Bison-human conflicts on rise in Yellowstone
Two more encounters this summer between bison and humans in Yellowstone National Park (bringing the total to four incidents) have led to injuries and prompted additional warnings by the National Park Service.
The vast majority of park visitors observe wildlife without incident. Stay in that majority by heeding this advice from the NPS: “Visitors should remember that while many of the bison and elk in the park may appear tame, they are wild animals and should never be approached. Bison can sprint three times faster than humans can run and are unpredictable and dangerous.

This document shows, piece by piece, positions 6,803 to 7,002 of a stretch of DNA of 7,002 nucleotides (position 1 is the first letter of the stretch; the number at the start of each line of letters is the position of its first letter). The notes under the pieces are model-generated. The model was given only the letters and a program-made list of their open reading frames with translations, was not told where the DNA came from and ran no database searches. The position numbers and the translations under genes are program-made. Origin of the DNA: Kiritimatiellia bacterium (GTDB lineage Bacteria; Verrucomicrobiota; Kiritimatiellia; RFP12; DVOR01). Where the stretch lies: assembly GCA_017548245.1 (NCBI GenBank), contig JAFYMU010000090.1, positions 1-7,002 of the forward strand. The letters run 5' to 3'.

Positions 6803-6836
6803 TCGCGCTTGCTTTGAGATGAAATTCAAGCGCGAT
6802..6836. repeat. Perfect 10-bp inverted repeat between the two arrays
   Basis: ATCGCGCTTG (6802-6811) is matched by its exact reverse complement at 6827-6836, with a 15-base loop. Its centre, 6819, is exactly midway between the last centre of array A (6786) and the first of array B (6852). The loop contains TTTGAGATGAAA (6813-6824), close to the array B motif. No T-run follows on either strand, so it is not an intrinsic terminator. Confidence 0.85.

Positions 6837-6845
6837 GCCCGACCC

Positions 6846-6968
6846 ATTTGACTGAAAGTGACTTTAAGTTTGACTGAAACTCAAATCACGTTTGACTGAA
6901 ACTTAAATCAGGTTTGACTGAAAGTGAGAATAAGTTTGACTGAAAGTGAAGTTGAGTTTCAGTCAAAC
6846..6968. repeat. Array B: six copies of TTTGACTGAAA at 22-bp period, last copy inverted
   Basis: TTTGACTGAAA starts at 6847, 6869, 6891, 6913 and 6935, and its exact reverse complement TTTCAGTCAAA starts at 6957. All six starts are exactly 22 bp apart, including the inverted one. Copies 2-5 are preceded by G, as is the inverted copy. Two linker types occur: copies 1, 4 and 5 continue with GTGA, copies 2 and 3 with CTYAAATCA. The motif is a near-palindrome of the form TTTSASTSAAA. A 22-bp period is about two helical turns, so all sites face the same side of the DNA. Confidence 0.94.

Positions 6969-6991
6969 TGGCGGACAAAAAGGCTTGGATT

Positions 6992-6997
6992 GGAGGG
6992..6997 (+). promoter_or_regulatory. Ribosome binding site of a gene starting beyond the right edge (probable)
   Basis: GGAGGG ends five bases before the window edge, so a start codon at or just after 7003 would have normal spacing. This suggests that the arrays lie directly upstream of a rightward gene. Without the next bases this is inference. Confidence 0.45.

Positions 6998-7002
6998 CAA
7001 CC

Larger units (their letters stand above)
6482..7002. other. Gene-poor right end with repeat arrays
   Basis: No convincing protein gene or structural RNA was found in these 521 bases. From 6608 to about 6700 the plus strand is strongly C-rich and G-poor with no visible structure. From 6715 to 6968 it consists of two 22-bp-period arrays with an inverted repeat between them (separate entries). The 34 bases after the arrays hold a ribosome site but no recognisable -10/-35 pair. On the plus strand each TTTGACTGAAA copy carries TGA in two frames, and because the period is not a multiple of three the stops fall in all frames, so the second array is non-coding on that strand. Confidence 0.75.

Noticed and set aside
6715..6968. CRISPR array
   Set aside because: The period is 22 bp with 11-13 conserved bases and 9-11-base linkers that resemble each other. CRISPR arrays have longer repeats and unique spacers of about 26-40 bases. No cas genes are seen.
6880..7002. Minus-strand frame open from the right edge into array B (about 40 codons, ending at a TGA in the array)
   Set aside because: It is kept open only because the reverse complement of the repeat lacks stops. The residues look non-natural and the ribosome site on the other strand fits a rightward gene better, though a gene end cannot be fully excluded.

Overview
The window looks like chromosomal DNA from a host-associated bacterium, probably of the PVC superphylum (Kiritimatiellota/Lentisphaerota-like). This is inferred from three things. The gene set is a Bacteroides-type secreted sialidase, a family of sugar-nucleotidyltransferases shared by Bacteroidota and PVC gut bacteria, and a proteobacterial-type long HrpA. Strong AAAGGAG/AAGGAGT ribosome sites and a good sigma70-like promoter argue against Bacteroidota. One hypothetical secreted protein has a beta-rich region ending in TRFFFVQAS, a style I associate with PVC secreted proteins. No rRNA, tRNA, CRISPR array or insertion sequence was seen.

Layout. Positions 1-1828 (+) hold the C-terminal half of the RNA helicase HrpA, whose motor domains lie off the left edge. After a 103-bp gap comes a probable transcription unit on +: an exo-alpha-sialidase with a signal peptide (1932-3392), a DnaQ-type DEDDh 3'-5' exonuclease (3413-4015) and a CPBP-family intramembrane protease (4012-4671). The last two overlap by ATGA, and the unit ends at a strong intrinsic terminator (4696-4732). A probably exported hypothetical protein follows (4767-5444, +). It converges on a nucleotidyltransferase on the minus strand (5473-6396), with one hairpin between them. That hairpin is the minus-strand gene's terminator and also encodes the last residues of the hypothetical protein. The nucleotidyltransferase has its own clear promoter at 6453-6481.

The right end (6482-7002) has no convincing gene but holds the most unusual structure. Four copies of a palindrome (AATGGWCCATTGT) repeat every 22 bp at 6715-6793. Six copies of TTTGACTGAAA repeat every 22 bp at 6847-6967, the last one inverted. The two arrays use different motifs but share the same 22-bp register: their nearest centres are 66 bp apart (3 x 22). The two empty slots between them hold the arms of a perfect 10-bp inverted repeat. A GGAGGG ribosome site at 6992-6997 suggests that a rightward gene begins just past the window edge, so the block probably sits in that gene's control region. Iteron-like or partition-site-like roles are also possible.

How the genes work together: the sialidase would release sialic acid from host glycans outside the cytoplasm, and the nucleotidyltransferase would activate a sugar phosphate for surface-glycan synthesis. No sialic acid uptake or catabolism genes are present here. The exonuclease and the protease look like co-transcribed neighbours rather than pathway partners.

Park regulations require visitors stay at least 25 yards (23 m) away from all large animals – bison, elk, bighorn sheep, deer, moose, and coyotes and at least 100 yards (91 m) away from bears and wolves. If a visitor comes upon a bison or elk along a trail, boardwalk, parking lot, or in developed areas, visitors must give the animal at least 25 yards by either safely going around the animal or turning around, altering their plans, and not approaching the animal.”
Photo courtesy of the NPS.